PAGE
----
Can starting a franchise lead to someone’s legal immigration?

There are many different visa programs available for professionals in a variety of fields. Most of them require a pre-existing career or a position at a company that will qualify a visa applicant for an intracompany transfer. However, some people immigrate based on future career developments, often generated by their decision to invest capital in the United States economy. For example, the L visa program provides visas for those with financial resources who want to invest within the United States.

Every new business venture comes with a degree of risk, and the possibility of losing capital and one’s visa simultaneously may make some people nervous. Many would-be immigrant investors would prefer to have a sure thing when starting a business. Can someone buying into a franchise qualify for an investment visa?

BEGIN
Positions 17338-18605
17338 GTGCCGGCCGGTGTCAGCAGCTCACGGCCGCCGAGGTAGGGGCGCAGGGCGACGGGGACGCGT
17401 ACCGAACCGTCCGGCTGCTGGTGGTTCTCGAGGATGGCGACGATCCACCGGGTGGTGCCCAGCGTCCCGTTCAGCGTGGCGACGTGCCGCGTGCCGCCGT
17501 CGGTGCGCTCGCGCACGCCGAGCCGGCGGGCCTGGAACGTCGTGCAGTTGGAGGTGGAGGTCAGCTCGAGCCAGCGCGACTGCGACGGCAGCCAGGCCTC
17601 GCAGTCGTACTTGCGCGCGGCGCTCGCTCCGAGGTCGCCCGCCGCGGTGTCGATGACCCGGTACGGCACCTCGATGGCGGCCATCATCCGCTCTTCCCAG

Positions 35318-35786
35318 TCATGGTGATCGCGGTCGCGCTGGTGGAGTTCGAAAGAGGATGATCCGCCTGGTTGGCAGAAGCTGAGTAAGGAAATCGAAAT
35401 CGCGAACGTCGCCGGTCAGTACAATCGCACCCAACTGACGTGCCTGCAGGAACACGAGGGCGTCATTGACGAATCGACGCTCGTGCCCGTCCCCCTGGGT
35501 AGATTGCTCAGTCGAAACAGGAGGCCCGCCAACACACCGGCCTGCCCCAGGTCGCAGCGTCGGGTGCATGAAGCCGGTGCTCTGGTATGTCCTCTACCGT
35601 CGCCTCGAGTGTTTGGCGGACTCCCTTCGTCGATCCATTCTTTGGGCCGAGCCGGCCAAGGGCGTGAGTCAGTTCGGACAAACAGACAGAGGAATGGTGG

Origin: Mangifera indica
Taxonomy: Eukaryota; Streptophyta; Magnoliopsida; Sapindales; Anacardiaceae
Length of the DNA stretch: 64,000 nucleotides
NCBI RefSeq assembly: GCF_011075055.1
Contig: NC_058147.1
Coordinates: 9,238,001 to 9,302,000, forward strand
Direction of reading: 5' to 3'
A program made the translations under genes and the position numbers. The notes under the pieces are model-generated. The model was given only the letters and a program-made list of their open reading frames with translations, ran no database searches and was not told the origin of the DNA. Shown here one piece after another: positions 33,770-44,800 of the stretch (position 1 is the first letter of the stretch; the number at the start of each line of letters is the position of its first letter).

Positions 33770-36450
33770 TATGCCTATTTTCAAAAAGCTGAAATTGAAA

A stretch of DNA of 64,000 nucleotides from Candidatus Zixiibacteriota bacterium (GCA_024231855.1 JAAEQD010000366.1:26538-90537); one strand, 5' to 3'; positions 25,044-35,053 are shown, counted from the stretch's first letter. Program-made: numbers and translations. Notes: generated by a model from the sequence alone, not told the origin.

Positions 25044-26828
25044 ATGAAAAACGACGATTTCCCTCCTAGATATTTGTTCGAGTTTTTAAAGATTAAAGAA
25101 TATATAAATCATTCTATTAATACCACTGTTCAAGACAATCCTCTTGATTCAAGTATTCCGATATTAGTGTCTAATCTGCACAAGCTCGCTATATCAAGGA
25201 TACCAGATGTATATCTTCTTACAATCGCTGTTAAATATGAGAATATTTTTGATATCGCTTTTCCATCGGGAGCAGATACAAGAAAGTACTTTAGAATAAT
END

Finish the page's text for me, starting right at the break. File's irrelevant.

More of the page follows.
Yes, franchises can qualify as business investments

The United States Citizenship and Immigration Services (USCIS) does recognize the capital invested in a franchise business as a qualifying investment. Those who have enough capital to qualify for a franchise opportunity could use that new business as grounds to seek an L visa.

Applicants need to know that the amount of capital required for the typical franchise may not meet the current requirements for a qualifying investment. Someone hoping to invest in a franchise may need to open more than one location to meet the current investment requirements or go well beyond the basic requirements to start their franchise. They also need to ensure that they generate enough new jobs to qualify. Additionally, choosing to open a franchise in a rural location might reduce the investment amount required but would likely also reduce the revenue generated by the franchise.

Exploring different investment opportunities can help those hoping to turn their personal financial resources into an immigration opportunity to better leverage their assets. Seeking legal guidance is a good way to begin.

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